Frog statue toting rolling suitcase luggage.

Getting Organized for Travel

Air travel these days is almost always stressful. Extended comforts or luxury are gone as airlines struggle to stay afloat financially. And staff seems to reserve what little courtesy remains for first/business class passengers and frequent flyers. For everyone else, being herded onto the plane and talked down to is the best we can expect.

As passengers, we also bring more than physical baggage with us. From clearing security to arriving at the gate, the experience is fraught with fear. Will I make my connection, will we crash, will there be room for my carry-on luggage?

There’s much we have no control over. But for those things within our grasp, how can we make traveling easier on ourselves?

Pack less. And pack smart.

Start by asking yourself, what do I absolutely need to have with me and available on the flight?

If you don’t check bags, it’s that much more important to ensure that anything you need is easily accessible in your ‘personal’ item.

Leave everything you don’t need at your fingertips either in your suitcase or at home.

The night before a trip, I lay out all the things I want accessible that will make the flight more comfortable.

Here’s my list:

Noise-cancelling headphones, an eyemask, a neck pillow, and a current book. Reading glasses, computer and computer charger (for longer flights), a pen that works, a notepad. Any work I hope to do while in transit. A jacket or shirt for cold planes.

If the headphones need to be charged or the battery replaced, do it now.

The day of the flight, I review the above items.

Is it a short flight? Have I overestimated how much work I’ll actually do? Do I even feel like working? Would I rather watch a movie or read? Or nap?

I run through these questions, weeding out any unnecessary items – if they’re things I’ll still want on the trip but not on the plane, they go into my suitcase. Remember, when packing for the plane, ‘someday’ or ‘just-in-case’ is not your friend.

I also pack some snacks and maybe a meal.

And stay hydrated.

Why is it that a bottle of water can’t clear security, given that flight personnel can bring water with them? Just asking.

Back to food. Even flying business or first class, what’s offered is often disappointing. Selections are overly processed and loaded with salt, fat, and sugar. So I always pack some nuts and maybe some cheese and some fruit. And chocolate!

For flights longer than two hours, I’ll make a salad or sandwich as well. I bring just enough for me and a companion (when applicable), but not enough to feed the entire coach cabin. Remember, we want the trip to be easy.

We may not be able to do much about surly, harried clerks or unhappy flight attendants, but we can control how much we load onto our backs and drag with us.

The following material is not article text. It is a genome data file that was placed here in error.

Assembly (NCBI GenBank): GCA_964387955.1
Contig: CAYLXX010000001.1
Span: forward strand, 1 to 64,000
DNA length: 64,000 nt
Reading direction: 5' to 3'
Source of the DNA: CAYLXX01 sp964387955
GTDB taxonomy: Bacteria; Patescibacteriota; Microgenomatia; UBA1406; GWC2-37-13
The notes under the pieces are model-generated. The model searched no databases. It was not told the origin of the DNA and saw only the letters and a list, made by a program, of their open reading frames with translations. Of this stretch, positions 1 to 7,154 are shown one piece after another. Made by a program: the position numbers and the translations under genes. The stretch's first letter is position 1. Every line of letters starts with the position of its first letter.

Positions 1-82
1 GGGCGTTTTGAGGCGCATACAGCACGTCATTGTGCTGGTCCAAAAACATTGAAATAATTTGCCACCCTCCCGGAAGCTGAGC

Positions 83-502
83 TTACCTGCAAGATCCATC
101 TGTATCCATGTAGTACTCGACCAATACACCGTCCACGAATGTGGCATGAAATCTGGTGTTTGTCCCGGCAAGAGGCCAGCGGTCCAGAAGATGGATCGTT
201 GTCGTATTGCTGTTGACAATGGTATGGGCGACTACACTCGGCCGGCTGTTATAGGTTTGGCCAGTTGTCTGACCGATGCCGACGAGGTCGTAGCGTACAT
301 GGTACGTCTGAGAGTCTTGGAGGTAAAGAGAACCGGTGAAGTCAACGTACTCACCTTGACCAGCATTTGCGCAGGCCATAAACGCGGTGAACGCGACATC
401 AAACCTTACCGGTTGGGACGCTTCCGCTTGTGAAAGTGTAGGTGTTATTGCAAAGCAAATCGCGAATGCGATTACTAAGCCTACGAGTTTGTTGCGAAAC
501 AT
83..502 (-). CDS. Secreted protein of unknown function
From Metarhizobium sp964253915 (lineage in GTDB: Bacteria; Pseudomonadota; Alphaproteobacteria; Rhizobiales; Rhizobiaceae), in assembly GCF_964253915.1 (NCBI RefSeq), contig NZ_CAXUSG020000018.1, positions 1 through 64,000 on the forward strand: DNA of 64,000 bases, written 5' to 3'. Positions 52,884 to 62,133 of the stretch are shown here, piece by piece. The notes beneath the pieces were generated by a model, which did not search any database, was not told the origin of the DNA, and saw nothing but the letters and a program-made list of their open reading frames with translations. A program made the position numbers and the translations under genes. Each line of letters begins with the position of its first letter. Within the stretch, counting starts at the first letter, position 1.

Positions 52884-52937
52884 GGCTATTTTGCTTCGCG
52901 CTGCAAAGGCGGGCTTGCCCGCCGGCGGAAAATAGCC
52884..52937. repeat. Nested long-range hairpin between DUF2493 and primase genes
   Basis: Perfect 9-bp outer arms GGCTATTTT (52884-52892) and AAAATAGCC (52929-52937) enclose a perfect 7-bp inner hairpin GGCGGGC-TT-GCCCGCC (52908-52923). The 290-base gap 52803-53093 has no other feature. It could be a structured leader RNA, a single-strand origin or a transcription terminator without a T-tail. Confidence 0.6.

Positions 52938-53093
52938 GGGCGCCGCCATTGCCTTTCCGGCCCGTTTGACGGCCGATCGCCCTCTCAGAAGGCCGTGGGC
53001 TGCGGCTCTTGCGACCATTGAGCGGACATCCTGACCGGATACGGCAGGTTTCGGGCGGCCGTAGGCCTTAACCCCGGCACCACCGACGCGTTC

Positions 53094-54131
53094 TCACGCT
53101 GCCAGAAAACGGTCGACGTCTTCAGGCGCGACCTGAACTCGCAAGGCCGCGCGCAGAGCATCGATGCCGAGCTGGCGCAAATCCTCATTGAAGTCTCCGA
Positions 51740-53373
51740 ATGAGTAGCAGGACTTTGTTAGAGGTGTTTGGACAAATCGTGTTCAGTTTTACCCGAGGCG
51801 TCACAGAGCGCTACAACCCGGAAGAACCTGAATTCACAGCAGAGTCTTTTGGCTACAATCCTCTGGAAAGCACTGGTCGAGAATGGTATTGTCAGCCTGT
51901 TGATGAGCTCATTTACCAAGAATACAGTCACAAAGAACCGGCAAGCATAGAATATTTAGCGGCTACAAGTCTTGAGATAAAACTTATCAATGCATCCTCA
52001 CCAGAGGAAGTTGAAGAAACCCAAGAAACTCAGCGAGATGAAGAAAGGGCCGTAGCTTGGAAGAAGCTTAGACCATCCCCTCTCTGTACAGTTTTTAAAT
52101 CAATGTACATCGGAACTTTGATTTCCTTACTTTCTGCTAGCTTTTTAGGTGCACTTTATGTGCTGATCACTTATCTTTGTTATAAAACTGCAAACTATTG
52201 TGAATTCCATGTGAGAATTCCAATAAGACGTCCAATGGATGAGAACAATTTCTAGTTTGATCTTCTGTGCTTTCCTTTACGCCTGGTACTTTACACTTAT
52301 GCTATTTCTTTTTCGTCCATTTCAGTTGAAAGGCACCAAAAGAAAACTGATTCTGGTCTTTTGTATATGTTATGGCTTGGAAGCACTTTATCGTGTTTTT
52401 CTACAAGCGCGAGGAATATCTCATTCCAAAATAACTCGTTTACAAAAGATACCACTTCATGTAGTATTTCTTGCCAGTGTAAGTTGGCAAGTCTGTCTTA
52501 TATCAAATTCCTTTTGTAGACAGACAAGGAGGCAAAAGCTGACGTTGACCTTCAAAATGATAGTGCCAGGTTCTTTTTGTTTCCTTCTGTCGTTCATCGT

Conclusion: Yesterday’s flight to Houston was crowded but my backpack wasn’t.

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About The Author

Andrew Mellen's picture

Andrew Mellen is an organizational expert, public speaker, and the #1 best-selling author of Unstuff Your Life!

Andrew has helped tens of thousands of people worldwide to declutter and simplify their lives while regaining time for the things that matter.

A sought-after authority on organizing and productivity, Andrew's addressed audiences from The Great British Business Show to TEDx. 

Corporate clients include American Express, Genentech, NetApp, Time, Inc., and the US Depts. of Education and Homeland Security.

The media has dubbed Andrew “The Most Organized Man in America.” He writes a featured column called “Ask The Organizer” in Real Simple. In addition, he has written for and/or appeared in: The Wall Street Journal, Los Angeles Times, The New York Times, Oprah Magazine, America Now, The Lisa Oz Show, The Nate Berkus Show, Oprah & Friends, Martha Stewart Living Today, ABC, NBC, CBS, CW11, HGTV, DIY Network, LiveWell Network, KnowMoreTV, Better Homes & Gardens, Ladies' Home Journal, Woman's Day, Family Circle, USA Today, GQ, InStyle, All You, Tricycle: The Buddhist Review, Healthy UK, American Way, numerous trade and travel publications, and NPR.

He leads workshops and speaks internationally while maintaining a private practice working with clients ranging from Fortune 100 companies, trade associations, and non-profits to CEOs, award-winning filmmakers, and authors, as well as overwhelmed parents everywhere. 

In 2013, Andrew founded Unstuff U®, the world's first completely virtual personal organization training center, offering classes, workshops, and other online resources for businesses and individuals. 

Andrew is a member of the Experts Collective and serves on the faculty of the New York Open Center in New York City. He speaks frequently on the intersection of spirituality and organization at places including Omega Institute, San Francisco Zen Center, Tassajara, All Saints Church, JCC Manhattan, and the Center for Spiritual Enlightenment, among others.

Previously, Andrew was an award-winning playwright, actor, producer, and director and the former Artistic Director of Alice B. Theater (Seattle), DC Arts Center (Washington, DC), and Shuttle Theater Company (New York). He is a contributing author to Yes Is the Answer: (And Other Prog-Rock Tales).

Andrew lives by his motto: More Love, Less Stuff!® 

Find him on the web at andrewmellen.com.

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